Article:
Humoral responses are central to the development of chronic autoimmune diseases such as systemic lupus erythematosus. Indeed, autoantibody deposition is responsible for tissue damage, the kidneys being one of the main target organs. As the source of pathogenic antibodies, plasma cells are therefore critical players in this harmful scenario, both at systemic and local levels. The aim of the present study was to analyze plasma cells in NZB/W lupus mice and to get a better understanding of the mechanisms underlying their involvement in the renal inflammation process. Using various techniques (i.e. flow cytometry, quantitative PCR, ELISpot), we identified and extensively characterized three plasma cell intermediates, according to their B220/CD138/MHCII expression levels. Each of these cell subsets displays specific proliferation and antibody secretion capacities. Moreover, we evidenced that the inflammation-related CXCR3 chemokine receptor is uniquely expressed by CD138(high)MHCII(+) plasma cells, which encompass both short- and long-lived cells and mostly produce IgG (auto)antibodies. Expression of CXCR3 allows efficient chemotactic responsiveness of these cells to cognate chemokines, which production is up-regulated in the kidneys of diseased NZB/W mice. Finally, using fluorescence and electron microscopy, we demonstrated the presence of CD138(+)CXCR3(+)IgG(+) cells in inflammatory areas in the kidneys, where they are very likely involved in the injury process. Thus, early differentiated CD138(high)MHCII(+) rather than terminally differentiated CD138(high)MHCII(low) plasma cells may be involved in the renal inflammatory injury in lupus, due to CXCR3 expression and IgG secretion.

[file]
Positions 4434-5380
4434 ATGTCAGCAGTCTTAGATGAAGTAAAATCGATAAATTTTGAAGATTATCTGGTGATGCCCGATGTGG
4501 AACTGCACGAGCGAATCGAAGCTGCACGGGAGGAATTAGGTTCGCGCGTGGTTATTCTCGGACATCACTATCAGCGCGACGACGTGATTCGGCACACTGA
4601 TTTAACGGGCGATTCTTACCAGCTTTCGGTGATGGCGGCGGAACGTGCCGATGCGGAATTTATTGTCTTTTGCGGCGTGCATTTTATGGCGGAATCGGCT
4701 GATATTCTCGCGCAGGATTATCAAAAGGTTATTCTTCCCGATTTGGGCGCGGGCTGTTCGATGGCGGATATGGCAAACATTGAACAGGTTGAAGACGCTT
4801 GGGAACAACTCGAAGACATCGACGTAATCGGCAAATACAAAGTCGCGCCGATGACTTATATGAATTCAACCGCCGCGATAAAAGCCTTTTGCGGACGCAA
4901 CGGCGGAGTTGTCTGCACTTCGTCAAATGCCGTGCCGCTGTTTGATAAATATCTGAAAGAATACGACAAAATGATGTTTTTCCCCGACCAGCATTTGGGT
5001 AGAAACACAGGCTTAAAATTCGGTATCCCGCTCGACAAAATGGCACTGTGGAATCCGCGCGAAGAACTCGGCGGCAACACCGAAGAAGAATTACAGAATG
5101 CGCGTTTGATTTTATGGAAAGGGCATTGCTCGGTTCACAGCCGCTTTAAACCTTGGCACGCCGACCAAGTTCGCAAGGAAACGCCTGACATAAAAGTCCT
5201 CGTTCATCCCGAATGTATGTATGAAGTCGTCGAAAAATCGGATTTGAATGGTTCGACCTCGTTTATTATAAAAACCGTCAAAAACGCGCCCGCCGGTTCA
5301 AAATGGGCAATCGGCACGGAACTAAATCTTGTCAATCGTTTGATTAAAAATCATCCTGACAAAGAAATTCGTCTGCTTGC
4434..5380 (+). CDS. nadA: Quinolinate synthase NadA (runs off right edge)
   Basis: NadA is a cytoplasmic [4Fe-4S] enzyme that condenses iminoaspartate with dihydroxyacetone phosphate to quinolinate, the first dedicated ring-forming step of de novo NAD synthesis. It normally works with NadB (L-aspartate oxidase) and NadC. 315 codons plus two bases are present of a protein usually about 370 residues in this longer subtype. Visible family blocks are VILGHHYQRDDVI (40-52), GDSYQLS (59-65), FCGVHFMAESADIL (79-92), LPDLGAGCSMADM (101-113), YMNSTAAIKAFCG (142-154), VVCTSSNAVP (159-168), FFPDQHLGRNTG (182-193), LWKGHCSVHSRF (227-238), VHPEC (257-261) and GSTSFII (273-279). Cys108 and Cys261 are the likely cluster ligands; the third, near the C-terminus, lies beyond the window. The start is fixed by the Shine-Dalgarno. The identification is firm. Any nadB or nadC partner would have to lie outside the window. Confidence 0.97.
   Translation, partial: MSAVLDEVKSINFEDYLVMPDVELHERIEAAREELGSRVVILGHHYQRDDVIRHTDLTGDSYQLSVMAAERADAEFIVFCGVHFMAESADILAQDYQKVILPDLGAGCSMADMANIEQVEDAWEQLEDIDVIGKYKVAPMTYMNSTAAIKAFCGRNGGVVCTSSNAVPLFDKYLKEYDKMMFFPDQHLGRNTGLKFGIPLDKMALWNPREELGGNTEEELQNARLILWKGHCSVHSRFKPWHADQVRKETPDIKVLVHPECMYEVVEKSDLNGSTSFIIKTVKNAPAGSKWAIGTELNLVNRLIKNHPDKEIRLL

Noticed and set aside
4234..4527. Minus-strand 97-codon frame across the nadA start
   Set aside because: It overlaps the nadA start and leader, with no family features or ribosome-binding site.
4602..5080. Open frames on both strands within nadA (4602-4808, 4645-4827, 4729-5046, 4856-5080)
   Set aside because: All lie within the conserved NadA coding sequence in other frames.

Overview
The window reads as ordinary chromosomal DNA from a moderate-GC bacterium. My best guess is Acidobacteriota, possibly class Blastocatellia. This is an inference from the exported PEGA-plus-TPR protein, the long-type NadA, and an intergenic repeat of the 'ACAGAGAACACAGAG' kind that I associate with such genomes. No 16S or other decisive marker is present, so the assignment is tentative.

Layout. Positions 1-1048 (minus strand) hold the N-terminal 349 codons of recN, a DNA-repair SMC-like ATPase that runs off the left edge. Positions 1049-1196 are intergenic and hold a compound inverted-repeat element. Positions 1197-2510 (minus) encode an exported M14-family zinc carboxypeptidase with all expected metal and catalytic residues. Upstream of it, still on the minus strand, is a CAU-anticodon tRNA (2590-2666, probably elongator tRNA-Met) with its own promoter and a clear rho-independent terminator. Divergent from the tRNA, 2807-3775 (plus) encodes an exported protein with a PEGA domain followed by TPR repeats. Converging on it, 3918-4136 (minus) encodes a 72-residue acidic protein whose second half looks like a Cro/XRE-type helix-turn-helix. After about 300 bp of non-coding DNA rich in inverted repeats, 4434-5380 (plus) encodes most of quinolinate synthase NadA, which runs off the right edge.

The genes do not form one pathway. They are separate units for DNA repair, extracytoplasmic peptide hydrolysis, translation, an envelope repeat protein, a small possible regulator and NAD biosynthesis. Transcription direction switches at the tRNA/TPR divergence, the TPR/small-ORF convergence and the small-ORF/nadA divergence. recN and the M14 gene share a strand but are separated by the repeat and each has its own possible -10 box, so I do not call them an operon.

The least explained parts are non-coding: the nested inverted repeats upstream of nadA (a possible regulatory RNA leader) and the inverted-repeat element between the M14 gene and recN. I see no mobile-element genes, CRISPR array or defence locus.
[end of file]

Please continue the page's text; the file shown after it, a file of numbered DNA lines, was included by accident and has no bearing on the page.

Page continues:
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http://journals.plos.org/plosone/article?id=10.1371/journal.pone.0058140PLOS
http://www.ncbi.nlm.nih.gov/pmc/articles/PMC3592892PMC
September 2013

Cysteine-rich domain 1 of CD40 mediates receptor self-assembly.

J Biol Chem 2013 Apr 5;288(15):10914-22. Epub 2013 Mar 5.

Institut de Biologie Moléculaire et Cellulaire, Immunologie et Chimie Thérapeutiques, CNRS UPR 9021, 15 rue René Descartes, 67084 Strasbourg, France.

The activation of CD40 on B cells, macrophages, and dendritic cells by its ligand CD154 (CD40L) is essential for the development of humoral and cellular immune responses. CD40L and other TNF superfamily ligands are noncovalent homotrimers, but the form under which CD40 exists in the absence of ligand remains to be elucidated. Here, we show that both cell surface-expressed and soluble CD40 self-assemble, most probably as noncovalent dimers. The cysteine-rich domain 1 (CRD1) of CD40 participated to dimerization and was also required for efficient receptor expression. Modelization of a CD40 dimer allowed the identification of lysine 29 in CRD1, whose mutation decreased CD40 self-interaction without affecting expression or response to ligand. When expressed alone, recombinant CD40-CRD1 bound CD40 with a K(D) of 0.6 μM. This molecule triggered expression of maturation markers on human dendritic cells and potentiated CD40L activity. These results suggest that CD40 self-assembly modulates signaling, possibly by maintaining the receptor in a quiescent state.